my Thursday workspaceWhy not a desk in the kitchen where a table is supposed to go? When you work from home, a makeshift home office that is both efficient and inspiring is not always found behind a bedroom door.
Anne on Elastic Waist writes about envisioning a nook in her apartment kitchen, tucked behind some cabinets and a counter and overlooking mountains (inspiring), as the perfect, albeit unusual, workspace.
"It would be a place where work gets done, every day. I'd bustle in, freshly showered, sit my coffee on the corner of the desk, consult my engagement calendar, open my computer and set briskly to work," she writes on Elastic Waist.
But not before it is a "nook full of boxes" and she finds the couch to be her first workspace and her PJs her office-casual look.
I know just what she's talking about. Lately, I've been a work-at-home nomad, setting up my laptop in the spot du jour that works the best on any given day. We're in transition here. I gave up the downstairs home office/guest room to my
Blog Posts by Dory Devlin, Shine staff
my Thursday workspaceWhy not a desk in the kitchen where a table is supposed to go? When you work from home, a makeshift home office that is both efficient and inspiring is not always found behind a bedroom door.Read More »from Failed home-office attempts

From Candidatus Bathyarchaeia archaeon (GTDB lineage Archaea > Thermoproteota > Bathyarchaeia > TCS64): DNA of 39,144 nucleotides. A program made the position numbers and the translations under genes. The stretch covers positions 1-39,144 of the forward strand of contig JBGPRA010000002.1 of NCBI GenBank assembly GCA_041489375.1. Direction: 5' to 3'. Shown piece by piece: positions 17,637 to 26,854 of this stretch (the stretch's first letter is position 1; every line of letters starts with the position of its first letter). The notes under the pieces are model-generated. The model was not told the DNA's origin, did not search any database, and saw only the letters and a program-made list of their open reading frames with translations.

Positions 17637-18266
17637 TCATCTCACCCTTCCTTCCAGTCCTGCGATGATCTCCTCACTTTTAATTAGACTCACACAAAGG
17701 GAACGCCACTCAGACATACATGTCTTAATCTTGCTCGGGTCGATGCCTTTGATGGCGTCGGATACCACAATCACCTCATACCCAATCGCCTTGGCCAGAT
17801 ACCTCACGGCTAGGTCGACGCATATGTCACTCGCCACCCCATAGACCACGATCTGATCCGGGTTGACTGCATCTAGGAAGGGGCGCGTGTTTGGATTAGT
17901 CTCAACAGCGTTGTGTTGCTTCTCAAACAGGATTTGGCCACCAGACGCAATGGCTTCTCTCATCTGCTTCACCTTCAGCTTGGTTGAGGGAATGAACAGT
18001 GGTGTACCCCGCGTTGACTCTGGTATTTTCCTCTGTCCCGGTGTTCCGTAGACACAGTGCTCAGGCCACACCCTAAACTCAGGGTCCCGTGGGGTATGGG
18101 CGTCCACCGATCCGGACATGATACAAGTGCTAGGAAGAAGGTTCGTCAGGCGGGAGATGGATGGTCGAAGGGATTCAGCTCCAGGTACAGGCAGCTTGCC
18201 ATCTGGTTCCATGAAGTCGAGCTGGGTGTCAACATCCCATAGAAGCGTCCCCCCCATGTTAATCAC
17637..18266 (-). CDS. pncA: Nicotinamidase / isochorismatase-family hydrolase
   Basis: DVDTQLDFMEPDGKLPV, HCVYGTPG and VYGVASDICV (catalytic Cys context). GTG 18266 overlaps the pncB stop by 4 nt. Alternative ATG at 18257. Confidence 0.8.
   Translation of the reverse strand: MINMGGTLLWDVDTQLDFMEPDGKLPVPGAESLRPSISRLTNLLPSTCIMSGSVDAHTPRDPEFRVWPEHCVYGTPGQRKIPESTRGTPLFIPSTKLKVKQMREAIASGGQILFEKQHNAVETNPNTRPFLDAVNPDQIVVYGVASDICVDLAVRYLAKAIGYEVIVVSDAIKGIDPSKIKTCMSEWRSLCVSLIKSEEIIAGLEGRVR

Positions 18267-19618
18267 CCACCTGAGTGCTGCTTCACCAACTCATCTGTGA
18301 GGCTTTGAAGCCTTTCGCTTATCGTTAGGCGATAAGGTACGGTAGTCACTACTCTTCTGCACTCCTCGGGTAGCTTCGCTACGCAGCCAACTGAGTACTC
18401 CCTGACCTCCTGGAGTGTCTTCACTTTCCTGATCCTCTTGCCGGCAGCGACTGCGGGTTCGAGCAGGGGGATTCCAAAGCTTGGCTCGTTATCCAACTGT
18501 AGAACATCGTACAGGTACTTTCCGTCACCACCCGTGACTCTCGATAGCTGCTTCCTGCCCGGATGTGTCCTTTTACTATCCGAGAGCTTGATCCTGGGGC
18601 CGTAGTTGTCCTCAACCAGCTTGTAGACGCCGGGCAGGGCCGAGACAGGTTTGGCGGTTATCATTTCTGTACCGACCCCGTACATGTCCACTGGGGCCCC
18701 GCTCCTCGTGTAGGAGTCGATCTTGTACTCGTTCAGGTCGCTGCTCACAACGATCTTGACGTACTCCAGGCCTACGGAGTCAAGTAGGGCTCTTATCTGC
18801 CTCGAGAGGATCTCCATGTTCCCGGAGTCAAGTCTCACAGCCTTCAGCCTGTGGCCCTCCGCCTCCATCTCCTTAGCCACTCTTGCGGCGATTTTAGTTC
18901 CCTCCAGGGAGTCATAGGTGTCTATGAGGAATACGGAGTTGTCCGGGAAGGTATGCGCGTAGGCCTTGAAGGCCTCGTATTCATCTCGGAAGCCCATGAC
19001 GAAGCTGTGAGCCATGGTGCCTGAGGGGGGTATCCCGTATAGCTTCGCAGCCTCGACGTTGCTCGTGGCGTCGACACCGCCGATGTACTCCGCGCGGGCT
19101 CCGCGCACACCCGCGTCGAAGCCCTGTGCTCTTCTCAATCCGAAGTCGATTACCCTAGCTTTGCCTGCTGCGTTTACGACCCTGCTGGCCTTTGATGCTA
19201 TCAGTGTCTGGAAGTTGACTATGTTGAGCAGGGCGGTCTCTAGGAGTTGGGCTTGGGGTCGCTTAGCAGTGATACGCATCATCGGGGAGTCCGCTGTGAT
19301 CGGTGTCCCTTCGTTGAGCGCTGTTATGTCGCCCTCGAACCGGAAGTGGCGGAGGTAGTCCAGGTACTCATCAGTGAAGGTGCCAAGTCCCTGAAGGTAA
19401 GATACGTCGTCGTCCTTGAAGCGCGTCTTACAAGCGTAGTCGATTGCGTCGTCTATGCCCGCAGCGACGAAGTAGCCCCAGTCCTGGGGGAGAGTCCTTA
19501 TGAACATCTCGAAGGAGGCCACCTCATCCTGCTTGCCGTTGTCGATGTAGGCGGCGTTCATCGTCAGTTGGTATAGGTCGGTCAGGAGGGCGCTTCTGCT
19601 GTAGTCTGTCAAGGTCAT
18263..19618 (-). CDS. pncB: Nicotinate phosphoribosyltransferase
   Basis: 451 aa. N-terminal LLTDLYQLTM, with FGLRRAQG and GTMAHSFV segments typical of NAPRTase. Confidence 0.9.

Yahoo! TVI can't tell you how many times I have thanked the heavens that my girls have Tina Fey. The "30 Rock" writer/producer/star of SNL fame makes smart cool, and none too soon.Read More »from Tina Fey makes smart cool
Before "30 Rock" I was hard-pressed to pick a favorite TV working-woman role model that I'd want my girls to watch week in, week out. Sure, there are all those smart, edgy crime-fighting women on the CSI shows, but where are all the geeky girl writers/students turned smart women who literally run the show?
She's on NBC on Thursday nights. And here's Tina Fey on being a working mom in this week's Parade Magazine:
"The life of a working parent is constantly saying, 'This is impossible,' and then you just keep doing it."
"I think my generation has been slightly tricked in that you're trying to have it all. And sometimes your body will not let you wait as long as you want."
On her concern over her toddler daughter's affinity for Disney princesses:
"All that might creep back into our culture. That a girl would
iStockphotoHear that collective sigh all around you? The week is over. It's time to pour your creative thinking into how to unwind from the work week with some downtime -- without spending a ton of dough. That's what this weekly Downtime post is all about.
My kids are getting older, but they still love the occasional family game night. It's getting tougher to find a Friday night with all of us home. But it's a rainy, cold night here in New Jersey, everyone's home, and game night is looking like the perfect end to a hectic week.
No kids around? No worries. Game night has no age limit. Grab some friends, pull out the Scrabble board, Pictionary, or whatever favorite game will help you ease into the weekend with some good company and lots of laughs.